Share Your Story contest: Rebecca Winner of Week 12!
Thanks, Rebecca, for sharing your experience of a trip with your students to Paris after the terrorist attacks that occurred in France in January 2015.
My relationship with France now spans a quarter of a century. In France, I have found fine cuisine, friendship, family, and yes, even love. France has led me to a rewarding career and a passion for la francophonie. As a frequent traveler whose life is now divided between two continents, I thought that I knew France. I thought that I had seen it all. In January 2015, everything changed.
That cold, dark winter month, I traveled with 16 students and a colleague from Elmhurst College to Paris on a “routine” study abroad course I had volunteered to teach on the history of Paris. We arrived to a France in great distress from the recent attacks at Charlie Hebdo and from the ongoing hostage situations that very day. Even though our apartments were in very close proximity to the Charlie Hebdo site, my students never felt fearful, because the French people were not fearful.
So what makes this my greatest memory? The safety felt from the solitary police officer holding a midnight watch at the Charlie Hebdo site, the concern shown on the friendly faces in the metro as I was assisting a sick student, the warm welcome made from the staff at the Arab Institute, who went out of their way to help my students feel at home, and the kindhearted woman at the Bastille market who gave me her last remaining “Je suis Charlie” banners for my students.
My experience is, thus, not “great” in the traditional sense, but rather, in the little things, the details that taught my students what it means to be French and reminded me of my adopted country’s core values. As one of my students recently wrote, “When we all signed up for this class last spring, not a single one of us would have imagined flying into Paris during [such] a time. There was honestly no better way for us to study the history of Paris. We were a part of living and breathing history. We were all able to witness the events taking place and how native Parisians reacted, which was an honor. We created an irrevocable bond with our instructors, knowing that there would never be another trip like this one. Nothing could ever take away from our experience.”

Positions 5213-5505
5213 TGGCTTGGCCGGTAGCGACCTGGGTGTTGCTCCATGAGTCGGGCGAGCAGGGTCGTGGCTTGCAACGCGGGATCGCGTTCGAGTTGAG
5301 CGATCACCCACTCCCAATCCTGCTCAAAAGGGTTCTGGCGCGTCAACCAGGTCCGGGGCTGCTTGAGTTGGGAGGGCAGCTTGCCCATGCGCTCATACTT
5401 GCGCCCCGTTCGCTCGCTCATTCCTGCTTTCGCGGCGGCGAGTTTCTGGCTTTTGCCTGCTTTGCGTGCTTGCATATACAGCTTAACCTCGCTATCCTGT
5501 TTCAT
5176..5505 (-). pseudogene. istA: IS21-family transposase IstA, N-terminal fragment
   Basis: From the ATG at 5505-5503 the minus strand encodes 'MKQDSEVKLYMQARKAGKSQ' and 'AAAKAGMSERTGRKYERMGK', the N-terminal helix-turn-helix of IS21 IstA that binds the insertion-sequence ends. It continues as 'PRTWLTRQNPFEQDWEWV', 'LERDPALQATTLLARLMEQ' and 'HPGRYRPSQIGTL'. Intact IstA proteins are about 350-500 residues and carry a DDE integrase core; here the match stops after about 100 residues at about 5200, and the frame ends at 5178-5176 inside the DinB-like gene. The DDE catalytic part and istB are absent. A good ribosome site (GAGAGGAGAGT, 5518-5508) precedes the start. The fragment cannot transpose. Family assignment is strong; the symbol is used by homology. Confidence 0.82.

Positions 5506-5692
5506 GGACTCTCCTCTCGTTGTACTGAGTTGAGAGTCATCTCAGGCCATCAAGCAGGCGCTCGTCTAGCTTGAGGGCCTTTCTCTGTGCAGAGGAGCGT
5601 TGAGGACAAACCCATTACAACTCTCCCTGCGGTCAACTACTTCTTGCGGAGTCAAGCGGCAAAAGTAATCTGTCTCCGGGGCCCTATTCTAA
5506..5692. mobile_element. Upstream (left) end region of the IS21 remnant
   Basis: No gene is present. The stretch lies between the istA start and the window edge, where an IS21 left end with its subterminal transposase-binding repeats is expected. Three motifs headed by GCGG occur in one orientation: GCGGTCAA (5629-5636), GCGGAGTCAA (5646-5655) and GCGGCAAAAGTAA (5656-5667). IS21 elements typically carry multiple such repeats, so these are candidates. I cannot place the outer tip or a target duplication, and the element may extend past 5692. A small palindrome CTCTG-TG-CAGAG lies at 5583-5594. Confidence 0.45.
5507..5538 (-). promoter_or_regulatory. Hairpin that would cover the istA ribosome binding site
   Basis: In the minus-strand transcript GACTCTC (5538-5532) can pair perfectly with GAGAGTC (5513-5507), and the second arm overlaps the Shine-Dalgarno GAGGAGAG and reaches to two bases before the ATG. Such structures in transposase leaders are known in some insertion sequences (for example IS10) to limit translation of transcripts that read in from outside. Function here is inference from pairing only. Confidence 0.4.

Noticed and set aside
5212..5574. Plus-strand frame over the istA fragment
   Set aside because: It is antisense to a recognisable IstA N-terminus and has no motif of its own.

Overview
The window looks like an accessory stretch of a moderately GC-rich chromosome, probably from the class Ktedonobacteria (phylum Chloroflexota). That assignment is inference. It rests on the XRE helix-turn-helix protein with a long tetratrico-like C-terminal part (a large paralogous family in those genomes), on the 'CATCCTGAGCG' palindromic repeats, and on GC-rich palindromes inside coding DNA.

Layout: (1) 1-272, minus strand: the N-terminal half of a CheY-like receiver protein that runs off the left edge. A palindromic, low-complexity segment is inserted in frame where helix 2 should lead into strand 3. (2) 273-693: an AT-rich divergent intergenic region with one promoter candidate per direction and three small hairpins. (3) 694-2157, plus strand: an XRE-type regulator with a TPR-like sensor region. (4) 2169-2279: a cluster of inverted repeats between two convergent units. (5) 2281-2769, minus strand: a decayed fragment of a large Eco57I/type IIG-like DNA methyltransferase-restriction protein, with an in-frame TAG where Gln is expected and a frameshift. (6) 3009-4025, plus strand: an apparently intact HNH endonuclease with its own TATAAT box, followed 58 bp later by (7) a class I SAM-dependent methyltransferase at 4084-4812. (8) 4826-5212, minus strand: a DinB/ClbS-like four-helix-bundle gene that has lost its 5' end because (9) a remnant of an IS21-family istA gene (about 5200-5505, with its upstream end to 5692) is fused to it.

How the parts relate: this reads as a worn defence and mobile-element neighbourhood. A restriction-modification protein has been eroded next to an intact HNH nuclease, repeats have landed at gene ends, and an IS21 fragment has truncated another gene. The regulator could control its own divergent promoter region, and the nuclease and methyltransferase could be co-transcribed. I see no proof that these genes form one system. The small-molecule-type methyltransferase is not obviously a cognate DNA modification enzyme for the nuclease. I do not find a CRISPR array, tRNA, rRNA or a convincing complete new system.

From the Place de la République to the Place de la Bastille and beyond, 16 young Americans learned the true sense of Républicanisme and that the concepts of Liberté, Egalité, and Fraternité are not abstract, but real practices that exist in everyday life. From the courage and nobleness exhibited by everyday Parisians, I discovered a newfound pride in my adopted country. This makes my experience my best French memory.
Rebecca (Elmhurst, IL)
Rebecca receives her prize, a bottle of Château Beauchêne wine along with a book on wine and cuisine, from Consul general of France Vincent Floreani.
• Tourism in France: go to rendezvousenfrance.com